The High Brown Fritillary is confined to just a handful of scattered locations in the west of the UK. But the opening of Butterfly Conservation's Myers Allotment nature reserve in Morecambe Bay could help secure the future of this rapidly declining butterfly. Myers Allotment is Butterfly Conservation's first formal reserve in North West England and is the first specifically for the butterfly.
High Brown Fritillaries are large, golden-orange butterflies, but in order to thrive they need specific habitats. Monitoring by Butterfly Conservation has revealed the fritillary does best in areas with fresh clearings that provide warmth needed by its caterpillars and wide woodland corridors enabling the adults to move from site to site.
The Myers Allotment reserve is attractive to High Brown Fritillaries and other rare species such as the Northern Brown Argus and the Small Pearl-bordered Fritillary, as it boasts areas of limestone pavement habitat, fine, flowery grassland and violet-rich bracken.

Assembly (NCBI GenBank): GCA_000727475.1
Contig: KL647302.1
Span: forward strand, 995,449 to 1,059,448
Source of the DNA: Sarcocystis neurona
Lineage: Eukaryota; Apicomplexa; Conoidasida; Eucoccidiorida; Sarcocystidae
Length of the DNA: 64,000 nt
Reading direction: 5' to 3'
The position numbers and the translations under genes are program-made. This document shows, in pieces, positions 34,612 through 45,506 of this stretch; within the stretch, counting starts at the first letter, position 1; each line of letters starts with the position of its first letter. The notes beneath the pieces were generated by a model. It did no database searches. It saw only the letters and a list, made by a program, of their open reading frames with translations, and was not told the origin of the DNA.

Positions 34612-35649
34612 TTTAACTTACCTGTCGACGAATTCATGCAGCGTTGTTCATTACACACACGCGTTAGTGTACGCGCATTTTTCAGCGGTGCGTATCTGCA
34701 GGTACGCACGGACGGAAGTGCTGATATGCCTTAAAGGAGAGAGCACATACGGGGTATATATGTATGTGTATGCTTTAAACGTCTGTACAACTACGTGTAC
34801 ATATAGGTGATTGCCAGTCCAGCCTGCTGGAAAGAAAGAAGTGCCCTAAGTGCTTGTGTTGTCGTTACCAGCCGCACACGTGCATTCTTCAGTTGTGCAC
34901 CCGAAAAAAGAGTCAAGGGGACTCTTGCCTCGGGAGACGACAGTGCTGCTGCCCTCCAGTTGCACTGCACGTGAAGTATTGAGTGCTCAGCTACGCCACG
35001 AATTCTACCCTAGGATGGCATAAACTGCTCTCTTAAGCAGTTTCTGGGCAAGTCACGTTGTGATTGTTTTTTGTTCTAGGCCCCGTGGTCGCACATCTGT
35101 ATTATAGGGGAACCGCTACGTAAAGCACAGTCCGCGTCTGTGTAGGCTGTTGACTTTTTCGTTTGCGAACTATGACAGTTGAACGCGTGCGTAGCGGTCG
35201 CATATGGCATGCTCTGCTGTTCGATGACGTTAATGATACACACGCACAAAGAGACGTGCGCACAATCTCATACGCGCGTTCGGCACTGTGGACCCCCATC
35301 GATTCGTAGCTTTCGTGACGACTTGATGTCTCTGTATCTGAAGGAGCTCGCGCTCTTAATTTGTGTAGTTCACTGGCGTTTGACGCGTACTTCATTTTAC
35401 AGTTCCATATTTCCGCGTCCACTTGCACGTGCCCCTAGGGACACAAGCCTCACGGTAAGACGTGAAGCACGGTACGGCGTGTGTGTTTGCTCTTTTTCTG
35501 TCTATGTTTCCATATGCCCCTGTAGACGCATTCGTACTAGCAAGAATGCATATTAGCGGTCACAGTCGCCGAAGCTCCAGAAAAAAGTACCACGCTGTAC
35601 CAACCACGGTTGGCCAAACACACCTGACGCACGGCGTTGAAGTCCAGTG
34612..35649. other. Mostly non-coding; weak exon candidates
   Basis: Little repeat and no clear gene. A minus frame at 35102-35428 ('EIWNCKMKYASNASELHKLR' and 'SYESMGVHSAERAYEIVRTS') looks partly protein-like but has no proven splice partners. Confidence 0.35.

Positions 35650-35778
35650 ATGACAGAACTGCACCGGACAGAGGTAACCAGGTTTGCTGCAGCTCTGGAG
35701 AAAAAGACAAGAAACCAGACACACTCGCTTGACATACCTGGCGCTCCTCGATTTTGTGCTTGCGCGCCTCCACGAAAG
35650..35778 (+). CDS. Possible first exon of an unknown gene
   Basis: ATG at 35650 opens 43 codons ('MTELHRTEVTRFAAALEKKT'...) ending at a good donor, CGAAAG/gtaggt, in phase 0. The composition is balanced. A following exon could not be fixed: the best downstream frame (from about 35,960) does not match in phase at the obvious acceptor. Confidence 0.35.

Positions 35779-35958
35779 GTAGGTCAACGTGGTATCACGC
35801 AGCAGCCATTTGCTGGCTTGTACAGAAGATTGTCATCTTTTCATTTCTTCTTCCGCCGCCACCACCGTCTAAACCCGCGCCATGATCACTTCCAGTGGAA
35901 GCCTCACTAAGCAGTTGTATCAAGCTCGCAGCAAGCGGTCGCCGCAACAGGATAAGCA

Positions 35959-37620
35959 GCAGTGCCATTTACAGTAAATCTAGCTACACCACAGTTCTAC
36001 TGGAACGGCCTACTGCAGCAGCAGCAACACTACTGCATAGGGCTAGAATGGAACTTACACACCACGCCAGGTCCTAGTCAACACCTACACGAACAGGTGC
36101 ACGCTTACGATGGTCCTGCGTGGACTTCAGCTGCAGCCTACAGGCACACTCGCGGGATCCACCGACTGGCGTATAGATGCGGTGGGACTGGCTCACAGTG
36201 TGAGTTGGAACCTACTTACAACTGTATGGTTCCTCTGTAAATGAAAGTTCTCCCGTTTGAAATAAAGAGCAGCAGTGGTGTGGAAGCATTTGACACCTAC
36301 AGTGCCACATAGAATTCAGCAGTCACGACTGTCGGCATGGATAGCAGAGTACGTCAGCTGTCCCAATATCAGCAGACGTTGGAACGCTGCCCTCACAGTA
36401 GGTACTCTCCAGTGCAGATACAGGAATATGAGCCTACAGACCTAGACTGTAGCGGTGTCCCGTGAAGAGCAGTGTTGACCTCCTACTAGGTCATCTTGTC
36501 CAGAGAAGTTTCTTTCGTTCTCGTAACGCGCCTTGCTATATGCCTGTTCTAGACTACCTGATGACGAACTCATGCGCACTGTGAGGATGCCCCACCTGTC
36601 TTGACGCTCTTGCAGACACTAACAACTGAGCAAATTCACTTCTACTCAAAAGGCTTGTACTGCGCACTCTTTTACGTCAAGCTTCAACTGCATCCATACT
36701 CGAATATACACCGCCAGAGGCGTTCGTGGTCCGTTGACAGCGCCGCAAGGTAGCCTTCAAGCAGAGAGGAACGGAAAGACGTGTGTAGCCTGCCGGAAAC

The reserve is already home to a small population of High Brown Fritillaries and it is hoped that numbers will continue to rise as the Myers Allotment site becomes established.
Richard Fox, Butterfly Conservation Surveys Manager said: "The High Brown Fritillary is one of the most highly threatened of British butterflies. It was once found in woodlands across England and Wales, but has undergone a catastrophic decline and is now found at only around 35 sites."
The butterfly is on the verge of extinction in Wales where there is only one remaining colony.
Morecambe Bay is now the UK stronghold for the species with the Myers Allotment reserve forming a vital cog in the long-term conservation plans for the butterfly in the UK. The seven-hectare site is leased from the Leighton Hall Estate which owns other important conservation sites in the area.
Butterfly Conservation Project Officer, Martin Wain said: "The Forestry Commission have been very helpful in setting up a Woodland Improvement Grant. This will help us to manage the woodland over the next five years. We hope to establish a network of woodland corridors, glades and coppice areas that will benefit butterflies as well as a wide range of wildlife."